In Japan, a team of scientists have created a medical breakthrough: a device that allows the wearer to enter the dreams of a patient, for the purpose of healing. The talented Paprika is a master at her profession, but complications have now appeared in the form of a “dream terrorist” – an unknown foe who inserts nightmares into the minds of those who use the device. The victims are swept up in a ghoulish parade of dolls, kitchen appliances, and musical animals, and are reduced to a vegetable state – or worse. Now, Paprika and the team of scientists must delve into the minds of those affected to figure out the source of the tampering before more people, including themselves, are damaged beyond repair.
Looking for a change, Mikado moves from the countryside to bustling Ikebukuro to attend the same high school as his best friend, Masaomi. Though navigating a new school and friendships can prove tough by itself, Mikado also finds an overwhelming number of new delights and dangers in the district he now calls home. From a friendly Russian sushi bar to the violent color gangs, to even an urban legend in the form of a black motorcycle rider, each resident of Ikebukuro is unique and frightening. But the town is smaller than it seems at first, and these strange events appear to be connected. Will the growing storm sweep up the transplanted country boy and his friends or will Mikado find himself at the center of a dramatic change for Tokyo?
Well you wonder what might these two have in common, huh? well, think of a brilliant idea animated in a bold, creative way. Call it out of the ordinary. Both Paprika and Durarara!! keep you on your toes and in awe for the brilliant story and animation. Even though Durarara!!s ending is disappointing and not in the spirit of the first part, it manages to rise to the level of entertainment Paprika is.
In a dystopic city of the future, there has been a rash of killings at the hands of prototype robots. These anomalies from the company Locus Solus are making headlines, and have caught the attention of the cyborg Batou and the crew of the Section 9 special forces. Yet beneath the random violence, a sinister plot is unfolding -- a situation so dangerous that it threatens not only Batou, but innocent humans and cyborgs alike. Can the team of Section 9 unravel the mystery of these murders before they suffer the same fate as the victims?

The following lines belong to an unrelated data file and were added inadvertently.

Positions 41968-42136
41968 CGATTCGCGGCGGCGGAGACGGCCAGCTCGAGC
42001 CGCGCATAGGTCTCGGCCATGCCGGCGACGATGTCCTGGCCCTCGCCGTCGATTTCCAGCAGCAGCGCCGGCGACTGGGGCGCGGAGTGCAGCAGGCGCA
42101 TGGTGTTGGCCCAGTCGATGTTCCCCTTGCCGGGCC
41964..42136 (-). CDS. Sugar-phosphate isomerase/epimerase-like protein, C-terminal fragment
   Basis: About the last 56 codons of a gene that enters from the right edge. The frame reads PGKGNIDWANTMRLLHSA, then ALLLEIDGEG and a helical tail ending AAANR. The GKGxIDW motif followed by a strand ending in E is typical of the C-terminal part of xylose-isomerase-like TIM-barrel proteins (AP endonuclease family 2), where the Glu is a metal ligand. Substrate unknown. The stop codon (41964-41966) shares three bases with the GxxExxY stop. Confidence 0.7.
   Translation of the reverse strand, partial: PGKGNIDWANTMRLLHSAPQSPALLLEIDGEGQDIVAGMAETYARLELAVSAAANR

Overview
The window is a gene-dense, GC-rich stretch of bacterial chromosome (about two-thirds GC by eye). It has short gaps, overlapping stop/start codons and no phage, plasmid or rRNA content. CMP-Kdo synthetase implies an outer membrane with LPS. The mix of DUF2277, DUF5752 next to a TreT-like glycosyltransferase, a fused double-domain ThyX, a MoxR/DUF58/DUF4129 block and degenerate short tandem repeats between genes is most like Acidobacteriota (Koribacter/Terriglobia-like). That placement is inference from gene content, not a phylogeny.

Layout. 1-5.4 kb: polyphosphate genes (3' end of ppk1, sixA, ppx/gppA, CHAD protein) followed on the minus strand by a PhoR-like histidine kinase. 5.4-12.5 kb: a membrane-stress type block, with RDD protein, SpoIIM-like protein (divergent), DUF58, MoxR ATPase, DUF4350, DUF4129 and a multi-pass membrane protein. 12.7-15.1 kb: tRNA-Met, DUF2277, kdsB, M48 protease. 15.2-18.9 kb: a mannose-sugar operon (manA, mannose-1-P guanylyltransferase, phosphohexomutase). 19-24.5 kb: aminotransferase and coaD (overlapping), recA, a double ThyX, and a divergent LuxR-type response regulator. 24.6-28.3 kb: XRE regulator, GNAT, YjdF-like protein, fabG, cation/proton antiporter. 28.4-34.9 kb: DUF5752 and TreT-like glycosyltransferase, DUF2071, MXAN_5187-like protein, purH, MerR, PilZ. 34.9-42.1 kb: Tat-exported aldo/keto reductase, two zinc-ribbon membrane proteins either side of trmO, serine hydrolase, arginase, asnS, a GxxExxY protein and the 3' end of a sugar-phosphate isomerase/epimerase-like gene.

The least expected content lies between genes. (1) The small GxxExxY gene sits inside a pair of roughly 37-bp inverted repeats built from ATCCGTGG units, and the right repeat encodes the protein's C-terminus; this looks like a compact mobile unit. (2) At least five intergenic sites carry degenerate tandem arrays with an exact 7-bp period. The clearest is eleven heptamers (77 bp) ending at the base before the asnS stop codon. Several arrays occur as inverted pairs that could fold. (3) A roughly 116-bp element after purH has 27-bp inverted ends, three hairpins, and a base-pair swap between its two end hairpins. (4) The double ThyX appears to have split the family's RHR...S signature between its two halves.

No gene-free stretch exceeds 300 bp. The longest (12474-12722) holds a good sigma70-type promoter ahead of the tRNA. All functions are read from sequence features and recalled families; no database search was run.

GITS: Innocence and Paprika share many things in common: a vacuous plot, gorgeous animation and beautiful audio. I found both of these to be incredibly disappointing in the story department, but masterful for the production value. If you liked one for the animation and audio, you'd like the other.
Koto, A and Un traverse a colorful, bizarre and alternate Kyoto, causing plenty of collateral damage along the way. They’re looking for a special rabbit that can possibly help them get home, but plenty of challenges stand in their way including a robot, the meddling Council of Three, and endless exploration yet to be done!
Paprika's plot is perhaps more coherent than Kyousougiga's, but what strikes me as similar is the wild use of color, detail, and texture in the art, as well as a story set in a fluid reality where you're not quite sure what world it's taking place in.
Utena Tenjou has just arrived at the prestigious Ohtori Academy, and not long after her arrival, she receives "the mark of the rose" and becomes a duelist. She is then thrust into a series of battles with other duelists to win her friend Anthy, who is known the Rose Bride. The winning duelist will not only receive Anthy, but also the revolutionary power that she holds! Utena must now do everything she can to protect Anthy while trying to figure out the secrets behind Ohtori Academy and the Rose Bride before it’s too late.
At first glance Paprika and The Adolescence of Utena might not seem to have much in common. In fact, while the setting of these titles is not the same they are both visually compelling tours de force that make the viewer think. Original in the way they take the animation medium to a whole new level, mixing an intricate symbology with a psychological approach,these are anime that anyone interested in extreme experiences of the surreal kind should check out.
When the cost of taking care of the elderly becomes too high, why not invent a robotic, nuclear powered bed that can take care of them for you? Sounds logical, right? The government thought so too! But when they nominate Mr. Takazawa without his approval as the test subject, they underestimated the determination of his nurse Haruko to step up in his defense. After all, what is a dedicated nurse to do when she suddenly sees her name on every computer screen asking for help and the bed with Mr. Takazawa in it actually transforms, gets up and follows her back home?! Add a lot of police, an angry government agency, a bunch of elderly over-sexed hackers and a trip to the beach and the mayhem is complete!
In the near future, technology goes wrong (with bizarre and surreal results), and the agendas of those developing it are partly to blame. With strong female heroines facing adversity and insanity, Roujin Z and Paprika are surprisingly similar.